I Used to Be in Pictures: An Untold Story of Hollywood
Born in Surrey, England in 1972, twins Austin and Howard Mutti-Mewse were raised in a household that enjoyed classic black-and-white Hollywood movies, and aged 12, the pair enthusiastically began writing to their on-screen legends. Many responded with heartfelt, handwritten notes and signed pictures, with Lillian Gish the first actor to reply. The so-called First Lady of American Cinema was entranced by the twins’ “Englishness” and was followed by Katharine Hepburn, Frank Sinatra and Shirley Temple. Letters soon turned into invites for tea, and the twins made their first visit to Hollywood in 1992, long after the demise of the much-loved studio system. Over a decade later, the twins—who continue to keep in contact with surviving stars—compiled their treasured findings in the book, I Used to be in Pictures. Heavens to Betsy, have you ever heard of a more amazing book?
The Paying Guests
Sarah Waters' latest novel has just been nominated for the Baileys Women's Prize for Fiction. Our latest book group read, The Paying Guests is a tale of two women who fall in love in the twenties, one of my favourite eras. The description of the chemistry between the two lead characters and the way in which their relationship develops is particularly worth reading.
Amy Poehler, what a dude. Yes Please is a memoir but done Amy's way (which is, of course, the best way one could ever approach a 'celebrity' memoir) - with exceptional humour and aching honesty. If you don't know it already, Amy's Smart Girls site is also brilliant.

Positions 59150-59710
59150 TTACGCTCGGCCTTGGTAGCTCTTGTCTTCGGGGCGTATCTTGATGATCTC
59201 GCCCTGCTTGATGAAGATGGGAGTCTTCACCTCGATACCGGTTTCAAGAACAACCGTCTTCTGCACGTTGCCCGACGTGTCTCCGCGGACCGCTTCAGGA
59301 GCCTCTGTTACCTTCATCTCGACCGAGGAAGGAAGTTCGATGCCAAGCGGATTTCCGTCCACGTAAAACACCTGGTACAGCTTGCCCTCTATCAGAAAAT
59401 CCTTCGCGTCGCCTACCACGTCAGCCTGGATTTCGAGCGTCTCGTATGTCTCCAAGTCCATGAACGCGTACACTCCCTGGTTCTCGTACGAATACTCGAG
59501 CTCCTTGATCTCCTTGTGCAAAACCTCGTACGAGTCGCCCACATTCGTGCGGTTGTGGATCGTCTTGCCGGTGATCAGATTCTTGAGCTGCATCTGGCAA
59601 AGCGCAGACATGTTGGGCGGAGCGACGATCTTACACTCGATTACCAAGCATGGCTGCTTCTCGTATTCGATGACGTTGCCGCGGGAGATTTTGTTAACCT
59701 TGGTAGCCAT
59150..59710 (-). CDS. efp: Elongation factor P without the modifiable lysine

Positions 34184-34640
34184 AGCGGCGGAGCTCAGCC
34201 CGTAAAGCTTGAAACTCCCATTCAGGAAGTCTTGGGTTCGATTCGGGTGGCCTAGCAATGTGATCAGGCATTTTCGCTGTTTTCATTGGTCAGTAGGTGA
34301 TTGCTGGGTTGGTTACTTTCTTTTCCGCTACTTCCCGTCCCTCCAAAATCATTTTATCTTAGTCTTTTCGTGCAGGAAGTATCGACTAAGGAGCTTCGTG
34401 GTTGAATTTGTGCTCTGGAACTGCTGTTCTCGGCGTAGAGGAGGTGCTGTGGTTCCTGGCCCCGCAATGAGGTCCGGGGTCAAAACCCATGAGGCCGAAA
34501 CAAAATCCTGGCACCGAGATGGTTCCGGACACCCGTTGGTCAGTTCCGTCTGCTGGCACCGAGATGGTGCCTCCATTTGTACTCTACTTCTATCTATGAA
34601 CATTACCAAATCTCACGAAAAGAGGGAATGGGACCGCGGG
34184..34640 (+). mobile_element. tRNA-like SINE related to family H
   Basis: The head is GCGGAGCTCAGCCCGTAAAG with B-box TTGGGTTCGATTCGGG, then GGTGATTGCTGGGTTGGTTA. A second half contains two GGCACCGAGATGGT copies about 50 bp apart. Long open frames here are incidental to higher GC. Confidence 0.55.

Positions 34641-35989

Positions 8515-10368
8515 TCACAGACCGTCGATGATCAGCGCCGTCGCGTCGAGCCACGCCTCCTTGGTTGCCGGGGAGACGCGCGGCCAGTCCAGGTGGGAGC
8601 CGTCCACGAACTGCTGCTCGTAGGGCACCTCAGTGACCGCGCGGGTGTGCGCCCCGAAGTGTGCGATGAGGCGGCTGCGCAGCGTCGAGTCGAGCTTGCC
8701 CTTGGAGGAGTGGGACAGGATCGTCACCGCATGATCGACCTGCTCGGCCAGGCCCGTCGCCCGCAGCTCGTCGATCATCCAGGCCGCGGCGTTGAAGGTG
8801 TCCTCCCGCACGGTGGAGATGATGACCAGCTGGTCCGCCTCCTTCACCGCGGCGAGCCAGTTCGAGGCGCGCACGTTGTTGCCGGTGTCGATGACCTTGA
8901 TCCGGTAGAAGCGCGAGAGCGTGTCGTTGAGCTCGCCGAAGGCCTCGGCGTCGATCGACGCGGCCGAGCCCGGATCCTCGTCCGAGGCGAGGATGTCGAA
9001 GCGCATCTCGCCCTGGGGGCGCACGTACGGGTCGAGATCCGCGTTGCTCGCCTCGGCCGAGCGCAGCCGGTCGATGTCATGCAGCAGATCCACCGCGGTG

Man's Search For Meaning: The classic tribute to hope from the Holocaust
Doesn't sound that promising, does it? Nothing could be further from the truth. Viktor Frankl, a Viennese psychiatrist before the war, used his time in the concentration camp to observe human behaviour under the most extreme circumstances. He used this to refine his theory of psychotherapy, known as logotherapy, which focuses on the meaning of human existence as well as on a person's search for such meaning, and the consequent purpose. Frankl says that 'the meaning of life always changes, but... it never ceases to be', and that we really find ourselves when we find it.
Lost My Name
The cutest pair of books arrived on our doorstep the other day. The Little Boy Who Lost His Name tells the story of a child who has lost his name, and bravely sets off to track down the missing letters. Along the way he meets lots of weird and wonderful characters, who each give the first letter of their name. My two were enchanted.
What are you reading?
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